We met the Shakers briefly when we were reflecting on Vocation in daily life, in particular the life and work of women in this 18th and 19th Century American community. But they started off in Manchester, about 1747. Faith in the city!
The shakers were influenced by the Quakers, they had been known as the Shaking Quakers, and a leader emerged in the person of Ann Lee, the illiterate daughter of a blacksmith. She was however a person of great spiritual intelligence, as well as the desire to know God and carry out his will. Her devotion led her group to accept her as a second embodiment of Christ, and she was known to them as Mother Ann.
There was still a great intolerance of religious dissenters in England at the time, which led to her leading a small band of Shakers to North America in 1774 to restore the Apostolic Church there. This was at the start of the American Revolution, and they were treated as spies for the British government and thrown into prison. After their release they set about establishing the Kingdom of God, and war-weary Americans began to join the movement, and the Shakers made room for them all. Communities of Believers in Christ’s Second Coming were thus established in rural areas, trying to live by the law of love, but celibate, as Jesus had been. A far cry from the mills of Manchester’s Industrial Revolution.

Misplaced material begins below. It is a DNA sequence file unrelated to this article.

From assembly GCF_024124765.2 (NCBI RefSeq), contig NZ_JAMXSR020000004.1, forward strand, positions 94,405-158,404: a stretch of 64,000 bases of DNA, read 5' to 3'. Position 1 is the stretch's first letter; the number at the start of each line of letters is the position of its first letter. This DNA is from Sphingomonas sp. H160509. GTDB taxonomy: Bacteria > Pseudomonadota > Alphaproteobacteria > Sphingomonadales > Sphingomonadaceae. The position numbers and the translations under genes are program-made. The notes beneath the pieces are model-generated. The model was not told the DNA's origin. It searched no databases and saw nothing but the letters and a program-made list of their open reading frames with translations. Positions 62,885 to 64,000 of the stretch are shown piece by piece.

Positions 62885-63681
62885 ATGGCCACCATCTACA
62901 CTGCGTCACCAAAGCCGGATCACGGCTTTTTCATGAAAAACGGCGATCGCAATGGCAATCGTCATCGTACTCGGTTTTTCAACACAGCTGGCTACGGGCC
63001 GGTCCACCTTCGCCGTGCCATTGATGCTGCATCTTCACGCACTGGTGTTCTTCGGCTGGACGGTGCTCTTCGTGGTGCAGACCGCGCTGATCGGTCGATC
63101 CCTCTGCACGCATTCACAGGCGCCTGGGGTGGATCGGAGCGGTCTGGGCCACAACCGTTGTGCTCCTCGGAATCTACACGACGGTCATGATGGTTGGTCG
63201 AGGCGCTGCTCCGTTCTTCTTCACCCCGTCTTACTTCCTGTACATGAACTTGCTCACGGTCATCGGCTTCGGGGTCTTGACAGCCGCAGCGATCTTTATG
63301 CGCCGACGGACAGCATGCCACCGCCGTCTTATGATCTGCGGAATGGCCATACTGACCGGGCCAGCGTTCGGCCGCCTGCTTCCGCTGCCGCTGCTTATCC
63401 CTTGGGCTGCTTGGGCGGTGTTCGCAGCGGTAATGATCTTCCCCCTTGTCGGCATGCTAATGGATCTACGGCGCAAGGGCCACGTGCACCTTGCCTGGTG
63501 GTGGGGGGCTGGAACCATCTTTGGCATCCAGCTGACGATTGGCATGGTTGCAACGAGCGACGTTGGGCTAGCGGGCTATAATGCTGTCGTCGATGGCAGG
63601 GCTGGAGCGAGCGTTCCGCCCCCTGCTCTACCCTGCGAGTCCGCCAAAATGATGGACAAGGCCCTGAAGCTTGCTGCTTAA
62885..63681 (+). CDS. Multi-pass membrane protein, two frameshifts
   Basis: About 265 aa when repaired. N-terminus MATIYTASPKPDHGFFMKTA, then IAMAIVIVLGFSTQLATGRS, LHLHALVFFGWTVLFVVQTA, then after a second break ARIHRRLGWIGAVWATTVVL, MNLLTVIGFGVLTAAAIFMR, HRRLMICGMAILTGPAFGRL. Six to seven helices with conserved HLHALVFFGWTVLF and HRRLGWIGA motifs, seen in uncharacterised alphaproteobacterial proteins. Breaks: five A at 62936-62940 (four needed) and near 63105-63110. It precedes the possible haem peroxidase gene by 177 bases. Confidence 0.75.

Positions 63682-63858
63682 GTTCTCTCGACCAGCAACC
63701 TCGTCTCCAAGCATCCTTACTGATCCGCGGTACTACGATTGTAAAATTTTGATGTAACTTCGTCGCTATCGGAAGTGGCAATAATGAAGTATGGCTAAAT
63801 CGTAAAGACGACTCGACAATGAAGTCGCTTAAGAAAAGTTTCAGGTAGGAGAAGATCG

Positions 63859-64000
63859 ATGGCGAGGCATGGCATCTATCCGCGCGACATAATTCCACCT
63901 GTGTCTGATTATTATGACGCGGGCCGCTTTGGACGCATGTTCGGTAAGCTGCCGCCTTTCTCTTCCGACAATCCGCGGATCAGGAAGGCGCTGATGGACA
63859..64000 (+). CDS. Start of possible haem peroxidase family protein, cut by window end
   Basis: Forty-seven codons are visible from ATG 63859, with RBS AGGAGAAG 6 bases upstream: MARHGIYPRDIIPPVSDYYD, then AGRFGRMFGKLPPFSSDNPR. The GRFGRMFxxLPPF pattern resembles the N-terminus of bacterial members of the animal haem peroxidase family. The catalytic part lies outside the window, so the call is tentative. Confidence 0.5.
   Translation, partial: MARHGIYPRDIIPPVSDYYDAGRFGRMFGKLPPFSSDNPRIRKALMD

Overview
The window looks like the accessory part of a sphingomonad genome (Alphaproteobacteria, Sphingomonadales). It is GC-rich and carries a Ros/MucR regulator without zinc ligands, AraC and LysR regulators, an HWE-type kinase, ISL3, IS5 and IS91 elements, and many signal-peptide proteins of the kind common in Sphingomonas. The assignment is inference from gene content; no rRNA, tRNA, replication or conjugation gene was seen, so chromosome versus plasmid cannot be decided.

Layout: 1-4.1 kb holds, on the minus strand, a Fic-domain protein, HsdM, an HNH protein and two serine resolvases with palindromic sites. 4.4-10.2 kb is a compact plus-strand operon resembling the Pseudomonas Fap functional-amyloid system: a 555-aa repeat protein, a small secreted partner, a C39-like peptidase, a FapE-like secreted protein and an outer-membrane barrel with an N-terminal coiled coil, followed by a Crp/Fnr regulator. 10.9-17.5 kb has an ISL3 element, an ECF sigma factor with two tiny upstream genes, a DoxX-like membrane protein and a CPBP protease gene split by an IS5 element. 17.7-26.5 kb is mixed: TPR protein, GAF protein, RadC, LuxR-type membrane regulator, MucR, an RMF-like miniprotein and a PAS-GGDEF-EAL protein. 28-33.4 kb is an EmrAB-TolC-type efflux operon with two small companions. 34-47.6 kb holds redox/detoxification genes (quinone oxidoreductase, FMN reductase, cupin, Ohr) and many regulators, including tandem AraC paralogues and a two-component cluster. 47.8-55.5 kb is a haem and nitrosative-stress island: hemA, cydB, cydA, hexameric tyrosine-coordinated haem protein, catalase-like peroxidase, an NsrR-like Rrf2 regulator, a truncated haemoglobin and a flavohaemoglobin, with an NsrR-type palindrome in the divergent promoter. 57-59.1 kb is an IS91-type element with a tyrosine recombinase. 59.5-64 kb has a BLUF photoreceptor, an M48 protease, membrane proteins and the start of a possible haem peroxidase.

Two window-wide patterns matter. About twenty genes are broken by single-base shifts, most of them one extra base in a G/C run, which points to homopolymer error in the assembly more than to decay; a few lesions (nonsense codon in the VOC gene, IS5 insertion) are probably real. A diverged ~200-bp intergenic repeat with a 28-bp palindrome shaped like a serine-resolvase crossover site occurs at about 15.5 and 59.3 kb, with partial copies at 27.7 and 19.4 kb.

See Caroline B.Piercy, The Shaker Cook Book, New York, Crown Publishers, 1953, pp16-18.
The following extract is taken from the Newsletter of the Canterbury Society of Friends, describing events last year:
I had been asked to give a talk in the sermon spot – and from the pulpit, on the subject of L’Arche and Rogation Sunday. Carol was also absent from Friends’ worship in order to attend the service and the subsequent beating of the bounds procession to the Glebe. Whilst I was figuring out how to climb the pulpit, David walked in and to the organ. One of the clergy remarked to me ‘oh good, it’s David, it’s exciting when he plays. It is also his birthday, upon which David started playing ‘Happy Birthday’ and we all sang along.
The procession after the service was a delight – in warm sunshine and with nearly all the congregation coming down to beat the bounds and for the seed to be blessed in the Glebe.
It struck me that a lovely example of the interaction between our places of worship had occurred and community spirit was experienced at its best.
Editor’s note: I really enjoyed the tea and cake provided by the lovely L’ Arche community, their families and volunteers in their tranquil community garden after the service and on my birthday in glorious sunshine.
Blog editor’s note: there were Catholics as well as Anglicans and Quakers present at this celebration! (I’m tempted to say, spot the difference.)